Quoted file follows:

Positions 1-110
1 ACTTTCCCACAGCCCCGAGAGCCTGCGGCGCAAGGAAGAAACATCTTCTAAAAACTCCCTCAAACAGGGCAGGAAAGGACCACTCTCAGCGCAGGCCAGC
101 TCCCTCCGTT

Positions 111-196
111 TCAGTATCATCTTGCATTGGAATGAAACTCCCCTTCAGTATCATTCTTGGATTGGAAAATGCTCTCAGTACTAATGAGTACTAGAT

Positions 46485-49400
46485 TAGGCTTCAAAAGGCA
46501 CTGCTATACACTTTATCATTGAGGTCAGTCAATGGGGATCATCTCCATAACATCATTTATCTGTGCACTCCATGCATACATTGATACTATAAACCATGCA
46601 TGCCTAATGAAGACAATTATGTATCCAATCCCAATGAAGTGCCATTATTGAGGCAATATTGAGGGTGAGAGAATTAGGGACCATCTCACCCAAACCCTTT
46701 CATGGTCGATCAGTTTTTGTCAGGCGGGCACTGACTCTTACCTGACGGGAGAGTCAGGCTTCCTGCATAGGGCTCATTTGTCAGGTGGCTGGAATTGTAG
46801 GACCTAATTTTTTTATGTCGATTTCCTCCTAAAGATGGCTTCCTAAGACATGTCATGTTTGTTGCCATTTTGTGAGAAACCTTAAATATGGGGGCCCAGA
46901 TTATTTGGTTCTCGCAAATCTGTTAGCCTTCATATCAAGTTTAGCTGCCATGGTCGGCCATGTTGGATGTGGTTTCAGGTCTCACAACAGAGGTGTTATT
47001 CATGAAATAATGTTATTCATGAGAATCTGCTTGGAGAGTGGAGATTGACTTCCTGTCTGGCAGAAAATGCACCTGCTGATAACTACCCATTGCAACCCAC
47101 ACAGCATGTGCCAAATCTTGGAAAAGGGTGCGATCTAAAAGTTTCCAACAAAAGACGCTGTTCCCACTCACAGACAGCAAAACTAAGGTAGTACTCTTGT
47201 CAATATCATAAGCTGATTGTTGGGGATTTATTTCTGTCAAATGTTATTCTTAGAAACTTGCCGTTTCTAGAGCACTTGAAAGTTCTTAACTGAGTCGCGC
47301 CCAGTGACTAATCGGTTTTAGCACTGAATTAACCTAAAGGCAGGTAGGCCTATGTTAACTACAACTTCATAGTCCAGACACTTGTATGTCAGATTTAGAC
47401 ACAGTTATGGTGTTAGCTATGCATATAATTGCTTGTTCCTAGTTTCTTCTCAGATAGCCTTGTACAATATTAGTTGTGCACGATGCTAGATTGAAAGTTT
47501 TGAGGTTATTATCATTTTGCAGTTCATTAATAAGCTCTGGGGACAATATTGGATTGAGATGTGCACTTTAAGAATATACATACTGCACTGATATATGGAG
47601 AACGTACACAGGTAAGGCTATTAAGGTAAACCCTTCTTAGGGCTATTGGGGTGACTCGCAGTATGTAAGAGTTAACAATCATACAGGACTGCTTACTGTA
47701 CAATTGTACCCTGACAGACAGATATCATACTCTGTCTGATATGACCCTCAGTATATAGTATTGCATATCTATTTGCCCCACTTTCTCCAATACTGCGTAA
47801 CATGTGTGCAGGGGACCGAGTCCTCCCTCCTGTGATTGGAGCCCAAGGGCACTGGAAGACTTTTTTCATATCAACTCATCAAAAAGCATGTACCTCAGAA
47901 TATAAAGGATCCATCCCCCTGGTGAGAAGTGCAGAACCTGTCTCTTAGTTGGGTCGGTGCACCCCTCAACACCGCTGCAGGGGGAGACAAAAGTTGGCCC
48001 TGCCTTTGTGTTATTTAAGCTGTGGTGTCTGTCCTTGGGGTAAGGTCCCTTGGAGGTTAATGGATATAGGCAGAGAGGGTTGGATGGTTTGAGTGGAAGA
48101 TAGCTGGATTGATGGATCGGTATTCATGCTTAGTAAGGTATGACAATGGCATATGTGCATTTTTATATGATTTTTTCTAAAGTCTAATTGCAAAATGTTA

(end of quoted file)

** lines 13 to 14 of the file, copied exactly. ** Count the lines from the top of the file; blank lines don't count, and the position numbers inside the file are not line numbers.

47001 CATGAAATAATGTTATTCATGAGAATCTGCTTGGAGAGTGGAGATTGACTTCCTGTCTGGCAGAAAATGCACCTGCTGATAACTACCCATTGCAACCCAC
47101 ACAGCATGTGCCAAATCTTGGAAAAGGGTGCGATCTAAAAGTTTCCAACAAAAGACGCTGTTCCCACTCACAGACAGCAAAACTAAGGTAGTACTCTTGT